No Ethical Issues in Economics?
For much economics research, ethics committee approval is not required. This is seen by some as indicating that there are no ethical issues in economics research. However, ethical research requires more than simply meeting regulatory requirements. If economics research has an impact on perceptions and resulting decisions, then there may be concerns about the nature of the research and its impact. There are a number of arguments that could be raised as to why economics does not describe the real world. What we see is shaped by how we see, so it is important to consider context. This paper considers the simplification that is an inevitable aspect of research. Implications for economic approaches are described, recognising that criticisms can apply to heterodox as well as mainstream approaches. Subjectivity is then discussed, questioning the traditional positive-normative distinction. An additional section relates to the application of economics. It focuses on the significance of rhetoric and the differing roles played by economists, each of which may have their own obligations and expectations. A theme throughout the paper is that of groups and group membership shaping perceptions and behaviour. The paper concludes that there are ethical issues in relation to both how and why economists undertake their work. Read the Open Peer Discussion on this paper Â» Read the discussion of this paper on the WEA's Ethics conference Â»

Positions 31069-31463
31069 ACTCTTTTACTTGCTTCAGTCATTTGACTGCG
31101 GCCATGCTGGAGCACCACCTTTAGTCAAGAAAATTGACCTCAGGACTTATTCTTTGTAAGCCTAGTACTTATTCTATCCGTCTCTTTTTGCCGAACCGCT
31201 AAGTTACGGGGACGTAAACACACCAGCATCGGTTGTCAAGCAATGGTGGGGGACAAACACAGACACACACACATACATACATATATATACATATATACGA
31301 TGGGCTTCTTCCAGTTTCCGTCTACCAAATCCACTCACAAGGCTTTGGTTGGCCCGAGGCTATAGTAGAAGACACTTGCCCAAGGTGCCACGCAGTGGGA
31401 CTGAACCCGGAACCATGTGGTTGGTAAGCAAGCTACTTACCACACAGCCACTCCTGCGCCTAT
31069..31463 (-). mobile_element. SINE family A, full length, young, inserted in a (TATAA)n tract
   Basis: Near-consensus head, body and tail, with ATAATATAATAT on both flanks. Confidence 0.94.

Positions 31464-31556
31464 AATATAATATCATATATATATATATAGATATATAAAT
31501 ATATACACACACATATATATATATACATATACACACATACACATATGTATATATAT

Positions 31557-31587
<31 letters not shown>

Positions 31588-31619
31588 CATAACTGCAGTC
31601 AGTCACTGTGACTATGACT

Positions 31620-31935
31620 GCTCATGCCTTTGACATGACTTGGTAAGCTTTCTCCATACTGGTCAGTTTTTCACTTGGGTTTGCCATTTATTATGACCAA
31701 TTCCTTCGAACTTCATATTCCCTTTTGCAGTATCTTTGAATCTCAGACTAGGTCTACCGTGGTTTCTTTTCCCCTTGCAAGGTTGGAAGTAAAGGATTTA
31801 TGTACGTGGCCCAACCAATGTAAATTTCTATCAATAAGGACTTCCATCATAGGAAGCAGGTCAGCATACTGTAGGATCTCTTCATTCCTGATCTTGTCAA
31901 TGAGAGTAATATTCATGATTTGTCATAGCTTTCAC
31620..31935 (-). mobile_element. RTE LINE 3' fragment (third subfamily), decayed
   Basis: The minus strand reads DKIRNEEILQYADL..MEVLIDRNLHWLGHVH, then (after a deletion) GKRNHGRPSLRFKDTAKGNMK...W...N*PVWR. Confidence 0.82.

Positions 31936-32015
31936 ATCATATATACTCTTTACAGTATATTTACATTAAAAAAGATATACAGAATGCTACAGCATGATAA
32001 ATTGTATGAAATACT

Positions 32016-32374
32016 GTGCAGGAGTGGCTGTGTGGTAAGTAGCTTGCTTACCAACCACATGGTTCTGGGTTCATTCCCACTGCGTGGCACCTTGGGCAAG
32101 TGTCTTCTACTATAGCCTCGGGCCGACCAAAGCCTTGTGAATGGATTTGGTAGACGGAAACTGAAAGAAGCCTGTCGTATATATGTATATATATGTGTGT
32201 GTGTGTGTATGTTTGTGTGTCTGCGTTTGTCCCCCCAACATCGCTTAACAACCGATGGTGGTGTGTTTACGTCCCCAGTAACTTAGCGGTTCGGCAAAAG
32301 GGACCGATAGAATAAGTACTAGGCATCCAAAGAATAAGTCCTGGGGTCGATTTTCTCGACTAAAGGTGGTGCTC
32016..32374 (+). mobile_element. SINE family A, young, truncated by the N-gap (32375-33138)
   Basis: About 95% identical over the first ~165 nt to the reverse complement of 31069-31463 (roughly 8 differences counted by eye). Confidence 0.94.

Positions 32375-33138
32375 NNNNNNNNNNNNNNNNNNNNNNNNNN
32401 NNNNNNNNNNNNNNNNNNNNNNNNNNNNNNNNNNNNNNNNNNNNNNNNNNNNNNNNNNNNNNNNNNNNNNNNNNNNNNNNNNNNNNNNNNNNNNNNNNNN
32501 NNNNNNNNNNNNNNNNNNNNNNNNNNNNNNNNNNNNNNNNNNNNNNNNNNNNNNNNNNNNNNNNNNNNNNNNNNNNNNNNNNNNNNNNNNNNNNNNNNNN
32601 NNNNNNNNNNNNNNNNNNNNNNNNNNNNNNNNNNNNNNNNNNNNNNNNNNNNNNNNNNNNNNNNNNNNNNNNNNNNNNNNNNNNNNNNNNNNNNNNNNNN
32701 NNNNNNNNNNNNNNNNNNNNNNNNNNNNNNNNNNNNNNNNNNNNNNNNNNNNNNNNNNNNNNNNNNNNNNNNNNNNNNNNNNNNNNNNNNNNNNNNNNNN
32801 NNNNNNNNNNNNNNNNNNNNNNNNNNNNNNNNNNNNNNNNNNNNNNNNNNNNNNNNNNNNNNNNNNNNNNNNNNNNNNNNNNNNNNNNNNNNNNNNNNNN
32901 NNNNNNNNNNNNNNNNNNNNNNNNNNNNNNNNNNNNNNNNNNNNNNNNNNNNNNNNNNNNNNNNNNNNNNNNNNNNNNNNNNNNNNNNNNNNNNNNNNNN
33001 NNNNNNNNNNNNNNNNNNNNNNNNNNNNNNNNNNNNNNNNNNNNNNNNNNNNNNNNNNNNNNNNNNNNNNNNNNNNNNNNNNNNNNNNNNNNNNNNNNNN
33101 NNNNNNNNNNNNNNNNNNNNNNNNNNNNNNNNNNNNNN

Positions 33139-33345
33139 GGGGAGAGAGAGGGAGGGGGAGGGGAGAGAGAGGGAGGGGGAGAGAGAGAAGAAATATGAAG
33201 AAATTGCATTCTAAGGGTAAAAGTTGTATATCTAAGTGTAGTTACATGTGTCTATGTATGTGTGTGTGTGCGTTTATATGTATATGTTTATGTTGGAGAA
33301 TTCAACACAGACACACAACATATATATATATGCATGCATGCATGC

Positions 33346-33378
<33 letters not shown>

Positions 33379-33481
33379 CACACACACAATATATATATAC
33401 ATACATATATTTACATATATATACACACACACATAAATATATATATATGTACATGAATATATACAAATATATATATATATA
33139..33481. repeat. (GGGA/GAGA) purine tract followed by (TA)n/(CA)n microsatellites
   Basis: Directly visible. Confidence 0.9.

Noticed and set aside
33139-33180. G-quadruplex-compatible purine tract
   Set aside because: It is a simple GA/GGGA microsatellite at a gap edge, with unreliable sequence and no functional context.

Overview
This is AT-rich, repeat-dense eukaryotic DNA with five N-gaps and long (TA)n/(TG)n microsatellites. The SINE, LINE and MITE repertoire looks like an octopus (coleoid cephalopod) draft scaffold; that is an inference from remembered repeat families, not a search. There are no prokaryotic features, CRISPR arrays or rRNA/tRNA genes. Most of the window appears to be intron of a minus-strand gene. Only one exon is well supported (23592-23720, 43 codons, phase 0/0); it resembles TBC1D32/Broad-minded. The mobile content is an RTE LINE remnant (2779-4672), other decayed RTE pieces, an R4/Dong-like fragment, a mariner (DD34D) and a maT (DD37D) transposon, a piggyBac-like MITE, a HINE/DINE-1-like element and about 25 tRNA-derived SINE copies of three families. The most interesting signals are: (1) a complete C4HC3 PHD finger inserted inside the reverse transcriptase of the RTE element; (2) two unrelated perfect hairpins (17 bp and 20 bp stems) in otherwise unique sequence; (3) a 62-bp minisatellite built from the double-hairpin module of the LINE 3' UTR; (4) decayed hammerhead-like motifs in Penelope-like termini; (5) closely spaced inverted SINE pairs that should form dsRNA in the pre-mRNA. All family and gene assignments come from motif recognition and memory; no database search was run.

References listed on IDEAS
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- Richard Lipsey, 2001. "Successes and failures in the transformation of economics," Journal of Economic Methodology, Taylor & Francis Journals, vol. 8(2), pages 169-201.
- Lucas, Robert E, Jr, 1980. "Methods and Problems in Business Cycle Theory," Journal of Money, Credit and Banking, Blackwell Publishing, vol. 12(4), pages 696-715, November.
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